Words of Gold

Jeannette Buck

Our mother’s birthday is in early June and she has been on my mind a lot, lately. Betsey Elizabeth Young was born 105 years ago in Newfield, the daughter of John and Pearl Young.

She grew up with her family on the Pushersiding in the house where she was born. She attended the first eight grades in the one-room school that was just down the road from the family home. Betty boarded with her grandmother in Ulysses during her high school years and graduated in 1932 from Ulysses High School.

Over in Gold, just few weeks after she was born, a baby boy arrived in late August, the first child of Seth and Mary Morley. They named him Chester after Seth’s favorite uncle. He grew up on Peasley Hill and went to grade school in Gold.

When it was time for him to go to high school he boarded with a relative in Coudersport and graduated in 1932 from the Coudersport High School.

That summer, Betty rode along with her brother Reed one evening to a dance in Colesburg. A handsome young guy named Chet asked her to dance and then to take her home (much to her brother’s dismay). And the rest, as the saying goes, is history. At least, it is our history.

Chet and Betty were married in September 1935, just a months after Chet turned 21. Of course, Betty was a few weeks ahead of him. He never tired of reminding her with a huge grin, now and then, that she was older than he was. She would laugh back at him and flip a bit of soapy water from the dishpan with her finger.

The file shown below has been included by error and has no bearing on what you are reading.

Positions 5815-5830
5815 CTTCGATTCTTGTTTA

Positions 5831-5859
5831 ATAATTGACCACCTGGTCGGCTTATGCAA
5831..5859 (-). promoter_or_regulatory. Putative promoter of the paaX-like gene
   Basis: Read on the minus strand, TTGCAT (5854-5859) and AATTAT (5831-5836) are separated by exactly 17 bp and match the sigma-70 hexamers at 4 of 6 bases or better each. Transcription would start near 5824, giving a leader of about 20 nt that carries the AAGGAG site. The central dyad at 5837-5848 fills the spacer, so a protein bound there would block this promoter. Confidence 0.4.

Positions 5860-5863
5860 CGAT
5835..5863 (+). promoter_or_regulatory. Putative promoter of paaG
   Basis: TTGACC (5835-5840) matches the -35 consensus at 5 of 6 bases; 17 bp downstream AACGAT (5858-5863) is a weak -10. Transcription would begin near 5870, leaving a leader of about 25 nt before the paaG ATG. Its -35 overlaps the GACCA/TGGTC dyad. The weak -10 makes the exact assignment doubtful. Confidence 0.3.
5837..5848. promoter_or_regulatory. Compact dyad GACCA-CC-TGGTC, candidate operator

Years went by and Betty and Chet became the parents of six kids: five girls and one boy. Mom was busy from morning until night: keeping the house clean, trying to keep us clean and trying her best to make us behave. It was no easy task.

And yet, as many memories that I have of her as she lugged baskets of wet laundry out to the yard and hung each piece carefully on the clothes line, as she ironed everything from our blouses to the pillowcases and as she ran that noisy vacuum cleaner every day of the week except for Sunday, my favorite memories are very different.

I remember her chocolate cake and wonderful pies.

I remember the delicious gravy she made around everything from pork chops to chicken and now and then, just milk and butter. I remember her joy when we were happy and her sadness when we were hurt or upset.

I remember her pride in each one of us and our accomplishments. I remember her absolute belief that her kids could do anything, if they wanted it bad enough.

Each one of us gave her reason to wonder at times. We scared her. We worried her. And now and then, we made her very angry. However, we never doubted that she loved us. If she didn’t, she wouldn’t have gotten so riled up, would she?

Before the house was empty of their own kids, it began to fill with grandkids. And those “kids,” some of whom are grandparents themselves today, remember that same unconditional love.

Although I began this with the intention of remembering our mother, memories of her are not possible or complete without including our Dad. That young couple who met at a dance all those years ago were, as the saying goes, meant to be. Their love for each other and for each one of us is the foundation on which we have built our lives.

So, I remember, each June, our mother. I remember Dad’s grin as he reminded her now and then, that after all, she was older than he was. And I remember her smile as she flicked a handful of soapy dishwater at him.

Jeannette Buck is a lifelong resident of the Gold area who, since listening to her Grandma Williams’ stories as a child, has been deeply interested in local lore and history.

Jeannette Buck is a lifelong resident of the Gold area who, since listening to her Grandma Williams’ stories as a child, has been deeply interested in local lore and history.